Proposition 8 overturned in California

2012 is gearing up to be the year of the showdown.

California is setting the stage for a showdown in the United States Supreme Court.

With the Feb. 7, ruling on Proposition 8, marriage equality is one step closer to being a reality, one that may ultimately come at the hands of the Supreme Court.

Proposition 8 began as a ballot proposition in California to amend the state constitution to include a ban on same-sex marriage.

Upon narrowly passing with popular support, the question of Proposition 8’s legality was brought into the discourse surrounding the debate.

After much legal contention, Proposition 8 worked its way through the court system and was ruled upon in a federal appeals court by the 9th Circuit Court this week, which overturned the amendment, stating that it was unconstitutional to infringe upon civil liberties in this manner.

To me, the fact that we still have marriage inequality in the United States is absurd at best and frankly downright barbaric.

I am glad that Proposition 8 is once again in the news after almost a year of silence since arguments have been made for and against it in court. However, I find myself surprised that an issue with so much controversy surrounding it does not get as much press.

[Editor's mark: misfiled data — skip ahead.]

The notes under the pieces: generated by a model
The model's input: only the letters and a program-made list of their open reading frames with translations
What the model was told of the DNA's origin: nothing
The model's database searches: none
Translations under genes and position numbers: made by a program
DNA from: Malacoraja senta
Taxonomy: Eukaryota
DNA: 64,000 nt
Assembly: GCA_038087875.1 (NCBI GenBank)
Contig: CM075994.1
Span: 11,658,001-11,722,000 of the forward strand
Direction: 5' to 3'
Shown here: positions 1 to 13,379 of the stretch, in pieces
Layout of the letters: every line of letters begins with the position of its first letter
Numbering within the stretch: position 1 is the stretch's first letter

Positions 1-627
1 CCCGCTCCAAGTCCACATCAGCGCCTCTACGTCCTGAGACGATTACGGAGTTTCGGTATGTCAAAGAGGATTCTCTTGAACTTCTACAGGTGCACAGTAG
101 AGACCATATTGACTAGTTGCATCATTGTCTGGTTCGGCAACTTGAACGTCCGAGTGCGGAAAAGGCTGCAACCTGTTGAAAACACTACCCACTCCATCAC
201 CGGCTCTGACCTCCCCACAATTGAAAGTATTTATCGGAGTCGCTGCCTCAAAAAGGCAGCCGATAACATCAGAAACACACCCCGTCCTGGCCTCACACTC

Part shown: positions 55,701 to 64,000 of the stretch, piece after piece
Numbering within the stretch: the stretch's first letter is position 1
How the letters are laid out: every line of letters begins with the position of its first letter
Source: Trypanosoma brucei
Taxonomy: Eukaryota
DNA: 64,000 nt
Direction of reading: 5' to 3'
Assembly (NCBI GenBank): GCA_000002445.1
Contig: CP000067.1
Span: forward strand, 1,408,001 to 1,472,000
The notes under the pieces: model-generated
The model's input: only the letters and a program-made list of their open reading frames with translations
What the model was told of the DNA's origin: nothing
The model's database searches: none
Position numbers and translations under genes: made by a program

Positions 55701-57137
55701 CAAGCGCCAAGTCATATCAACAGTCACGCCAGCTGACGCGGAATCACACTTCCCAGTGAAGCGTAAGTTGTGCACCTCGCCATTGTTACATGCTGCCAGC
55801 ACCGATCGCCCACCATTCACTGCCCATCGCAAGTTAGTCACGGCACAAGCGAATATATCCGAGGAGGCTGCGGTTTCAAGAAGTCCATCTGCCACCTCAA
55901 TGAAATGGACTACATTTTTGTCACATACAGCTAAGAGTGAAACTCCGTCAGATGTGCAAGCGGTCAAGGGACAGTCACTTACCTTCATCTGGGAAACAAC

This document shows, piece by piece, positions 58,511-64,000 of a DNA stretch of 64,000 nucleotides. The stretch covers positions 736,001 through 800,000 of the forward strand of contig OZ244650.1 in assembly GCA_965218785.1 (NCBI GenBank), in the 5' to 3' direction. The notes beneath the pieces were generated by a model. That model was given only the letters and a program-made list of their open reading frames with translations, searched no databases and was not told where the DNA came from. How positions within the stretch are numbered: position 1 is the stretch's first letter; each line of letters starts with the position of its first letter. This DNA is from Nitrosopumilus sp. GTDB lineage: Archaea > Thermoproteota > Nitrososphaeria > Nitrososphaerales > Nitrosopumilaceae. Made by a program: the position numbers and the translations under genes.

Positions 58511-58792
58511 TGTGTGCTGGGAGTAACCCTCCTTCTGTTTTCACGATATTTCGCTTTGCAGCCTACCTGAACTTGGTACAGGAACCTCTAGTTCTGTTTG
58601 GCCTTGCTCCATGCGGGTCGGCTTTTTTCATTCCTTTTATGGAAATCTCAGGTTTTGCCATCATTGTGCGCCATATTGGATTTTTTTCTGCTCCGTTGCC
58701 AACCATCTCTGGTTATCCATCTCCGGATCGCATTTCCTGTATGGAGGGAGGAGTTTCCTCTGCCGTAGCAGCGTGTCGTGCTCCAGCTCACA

Labeling a relationship as unworthy of legal recognition is an issue that seems to trend in waves and fades from mainstream media.

Once the aftershocks of a court ruling or ballot initiatives begin to settle, the issue once again fades into the background of our political awareness, only re-emerging once a gross violation is committed once again.

With Proposition 8 being rendered unconstitutional this week, let us hope that this case will make its way to the Supreme Court and will be given the attention it deserves.